Taking center stage in this series are hand-drawn living creatures, each with their own state of mind: some looking afar, some staring directly at the viewers, and others leaping towards the shadowed mysteries in the pitch-black canvas, totally oblivious to our gaze. While the series garners our attention towards the predicament faced by endangered animals and the natural environment, it also marks an important shift in Nagai's mentality. "It was as if he were a child again — one who draws whatever he likes, without a worry in the world," says Chan.


In seeking self-renewal in his own practice, Nagai attempted to attain the innocence of a child, through drawing "the hard to draw", as Nagai reflected in a recent interview. Visit the last section in “From Now to Eternity”, and you will get an idea of how “difficult” looks like to the master graphic designer. In a couple of single-line sketches from the 1998 "SAVE" series, the shaky lines, outlining the shapes of a giraffe and a wolf, were drawn with Nagai's weaker left hand. Hating to repeat himself, Nagai "[chose] the freedom of not being trapped" rather than continuing with the mechanical pursuit of consistency.


In the early 2000s, the choice to break free also informed the reappearance of copper plates in Nagai's printmaking practice after a 35-year hiatus. The labor-intensive copperplate printing method, often complicated by the etching process, involves a great deal of uncertainty as there is no way to gauge certain aspects of the work until it is printed. Seemingly an irrational practice in an algorithm-driven era, this printmaking approach brought Nagai a sense of joy that no laser-like accuracy could match. When completing a piece to his desire, the designer described it as the kind of bliss "when against all odds you get the result you want".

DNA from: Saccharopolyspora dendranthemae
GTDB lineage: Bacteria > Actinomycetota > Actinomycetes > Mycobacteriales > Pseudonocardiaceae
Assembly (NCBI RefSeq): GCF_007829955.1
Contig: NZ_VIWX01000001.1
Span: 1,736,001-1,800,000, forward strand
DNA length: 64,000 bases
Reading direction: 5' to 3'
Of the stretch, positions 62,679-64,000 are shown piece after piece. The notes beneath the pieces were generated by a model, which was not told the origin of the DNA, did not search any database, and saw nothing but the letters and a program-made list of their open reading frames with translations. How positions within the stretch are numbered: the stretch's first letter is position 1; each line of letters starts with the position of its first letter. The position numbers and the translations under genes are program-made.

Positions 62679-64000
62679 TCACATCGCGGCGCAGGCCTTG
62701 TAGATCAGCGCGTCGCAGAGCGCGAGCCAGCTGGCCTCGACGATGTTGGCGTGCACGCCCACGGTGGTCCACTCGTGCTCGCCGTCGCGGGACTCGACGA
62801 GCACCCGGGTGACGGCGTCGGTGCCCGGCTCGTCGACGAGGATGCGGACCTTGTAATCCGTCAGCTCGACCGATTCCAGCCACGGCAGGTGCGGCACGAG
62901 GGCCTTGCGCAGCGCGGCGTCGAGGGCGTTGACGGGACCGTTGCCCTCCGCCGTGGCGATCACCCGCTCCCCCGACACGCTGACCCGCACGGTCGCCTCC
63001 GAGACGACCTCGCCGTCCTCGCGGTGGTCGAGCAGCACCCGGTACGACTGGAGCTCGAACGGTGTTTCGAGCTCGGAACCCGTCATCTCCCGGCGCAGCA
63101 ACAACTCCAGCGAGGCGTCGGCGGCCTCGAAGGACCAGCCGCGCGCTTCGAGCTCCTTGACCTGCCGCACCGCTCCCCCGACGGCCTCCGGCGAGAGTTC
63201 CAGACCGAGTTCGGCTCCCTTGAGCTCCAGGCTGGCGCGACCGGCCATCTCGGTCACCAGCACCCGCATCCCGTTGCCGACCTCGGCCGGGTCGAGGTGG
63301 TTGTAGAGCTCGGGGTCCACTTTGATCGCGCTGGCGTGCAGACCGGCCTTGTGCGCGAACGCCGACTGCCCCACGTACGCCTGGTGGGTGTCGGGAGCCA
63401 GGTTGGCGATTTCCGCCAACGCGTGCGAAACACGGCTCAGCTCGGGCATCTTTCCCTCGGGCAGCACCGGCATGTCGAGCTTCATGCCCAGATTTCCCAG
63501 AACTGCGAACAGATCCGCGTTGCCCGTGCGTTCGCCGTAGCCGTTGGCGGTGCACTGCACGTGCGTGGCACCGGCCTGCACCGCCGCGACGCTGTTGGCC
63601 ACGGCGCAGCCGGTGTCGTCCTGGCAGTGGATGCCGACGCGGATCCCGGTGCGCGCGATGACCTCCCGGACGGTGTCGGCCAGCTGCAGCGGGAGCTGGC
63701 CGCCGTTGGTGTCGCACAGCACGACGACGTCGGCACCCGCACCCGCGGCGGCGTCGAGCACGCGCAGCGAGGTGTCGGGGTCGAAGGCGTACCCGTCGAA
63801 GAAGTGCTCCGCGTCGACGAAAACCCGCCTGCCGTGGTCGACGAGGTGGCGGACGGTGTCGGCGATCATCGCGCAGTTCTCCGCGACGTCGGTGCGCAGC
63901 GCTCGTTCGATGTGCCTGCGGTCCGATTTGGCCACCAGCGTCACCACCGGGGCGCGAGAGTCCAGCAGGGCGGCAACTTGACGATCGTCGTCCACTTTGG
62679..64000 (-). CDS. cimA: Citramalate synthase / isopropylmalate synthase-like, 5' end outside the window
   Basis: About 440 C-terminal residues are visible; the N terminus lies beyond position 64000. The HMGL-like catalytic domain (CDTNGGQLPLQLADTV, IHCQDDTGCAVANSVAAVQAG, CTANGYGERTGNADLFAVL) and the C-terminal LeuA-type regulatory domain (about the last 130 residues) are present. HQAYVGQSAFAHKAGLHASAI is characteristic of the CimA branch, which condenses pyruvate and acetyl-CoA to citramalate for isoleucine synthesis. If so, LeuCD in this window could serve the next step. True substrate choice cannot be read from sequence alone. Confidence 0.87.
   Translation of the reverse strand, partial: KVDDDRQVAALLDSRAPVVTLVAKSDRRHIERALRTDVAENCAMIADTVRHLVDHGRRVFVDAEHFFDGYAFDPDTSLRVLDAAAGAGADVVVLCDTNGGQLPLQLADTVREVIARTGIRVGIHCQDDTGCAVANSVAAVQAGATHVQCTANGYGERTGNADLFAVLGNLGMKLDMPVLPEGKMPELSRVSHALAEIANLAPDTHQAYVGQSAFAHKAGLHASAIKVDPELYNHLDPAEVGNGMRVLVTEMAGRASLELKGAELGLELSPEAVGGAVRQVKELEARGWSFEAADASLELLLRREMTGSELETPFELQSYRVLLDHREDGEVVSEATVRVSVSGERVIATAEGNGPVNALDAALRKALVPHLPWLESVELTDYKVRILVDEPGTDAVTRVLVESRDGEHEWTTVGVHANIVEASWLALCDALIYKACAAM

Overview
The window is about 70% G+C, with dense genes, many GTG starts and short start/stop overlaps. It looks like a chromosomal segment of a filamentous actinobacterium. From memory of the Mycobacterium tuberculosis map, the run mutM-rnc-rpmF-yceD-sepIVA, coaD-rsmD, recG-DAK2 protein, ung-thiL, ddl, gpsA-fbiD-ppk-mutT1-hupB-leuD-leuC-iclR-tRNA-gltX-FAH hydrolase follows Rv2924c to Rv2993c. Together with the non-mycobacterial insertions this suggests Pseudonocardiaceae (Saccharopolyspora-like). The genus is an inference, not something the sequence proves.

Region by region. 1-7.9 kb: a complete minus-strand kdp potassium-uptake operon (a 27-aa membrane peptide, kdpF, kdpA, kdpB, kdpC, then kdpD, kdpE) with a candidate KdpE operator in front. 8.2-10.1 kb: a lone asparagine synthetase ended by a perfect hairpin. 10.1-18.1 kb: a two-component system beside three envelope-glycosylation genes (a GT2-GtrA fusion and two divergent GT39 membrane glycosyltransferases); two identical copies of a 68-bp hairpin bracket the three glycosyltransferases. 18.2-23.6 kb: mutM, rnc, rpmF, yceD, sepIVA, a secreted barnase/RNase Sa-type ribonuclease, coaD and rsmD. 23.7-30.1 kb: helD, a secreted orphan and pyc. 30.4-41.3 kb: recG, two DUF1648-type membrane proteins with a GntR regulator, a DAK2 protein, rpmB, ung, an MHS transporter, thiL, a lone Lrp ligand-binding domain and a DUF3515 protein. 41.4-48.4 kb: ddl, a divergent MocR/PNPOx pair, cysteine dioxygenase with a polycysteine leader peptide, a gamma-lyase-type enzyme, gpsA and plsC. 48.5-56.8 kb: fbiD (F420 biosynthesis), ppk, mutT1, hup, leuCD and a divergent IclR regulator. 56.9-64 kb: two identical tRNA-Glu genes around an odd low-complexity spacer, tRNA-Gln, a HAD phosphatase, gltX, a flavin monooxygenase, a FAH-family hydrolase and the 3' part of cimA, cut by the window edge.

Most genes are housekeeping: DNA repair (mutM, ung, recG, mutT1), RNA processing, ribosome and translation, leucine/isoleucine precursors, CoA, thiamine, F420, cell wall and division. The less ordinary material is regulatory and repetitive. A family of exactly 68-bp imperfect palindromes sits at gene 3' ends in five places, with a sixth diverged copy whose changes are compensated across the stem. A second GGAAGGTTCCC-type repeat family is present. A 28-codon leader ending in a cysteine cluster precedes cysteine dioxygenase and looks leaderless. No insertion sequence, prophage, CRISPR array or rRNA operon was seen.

"From Now to Eternity" also marks another chapter in Nagai's constant pursuit of breakthroughs. Amidst a sea of posters, figurines of five living creatures from the "LIFE" series takes the center spot in Kunsthalle. The figurines, alongside a 1.9-meter-tall installation, were derived from various collections such as "I'M HERE" (1992) and "DESIGN LIFE" (1993). Each of them were created using a 3D-printing method, and hand-painted to the finest detail in order to match the coloring in Nagai's original drawings. Produced by THE HOUSE OF DESIGN & ART — a firm that specializes in fostering the culture of collectibles, particularly amongst the younger generation — the 3D creations offer a fresh take on Nagai’s whimsical world of imagery. "He is impressed and more than happy to see the protagonists from the 'LIFE' series transformed into real life characters," recalls Chan.


For a retrospective such as "From Now to Eternity'' that is rich in context and diverse in styles, attaining a full understanding of the significance for the works could seem like a daunting task to the unassuming eyes. However, to Chan, it is simply a matter of joyful aesthetic appreciation. "As with viewing an artwork, the experience of 'From Now to Eternity' should be a straightforward one: If a poster speaks to you in any way, it doesn't matter even if you don't understand the underlying message," says Chan. “And the perseverance [shown in Nagai’s practice] is in itself an inspiration.”


So, lest at some point the works become too much to take in, give it a break and take in Nagai’s extraordinary story simply through his colors, flair, and gusto. Demonstrating an imagination running free through the ebb and flow of life throughout more than seven decades, the works by Kazumasa Nagai are as timeless as they are topical.



Kazumasa Nagai: From Now to Eternity

September 30 – October 12


Kunsthalle, 6F, K11 MUSEA

18 Salisbury Rd, Tsim Sha Tsui

Hong Kong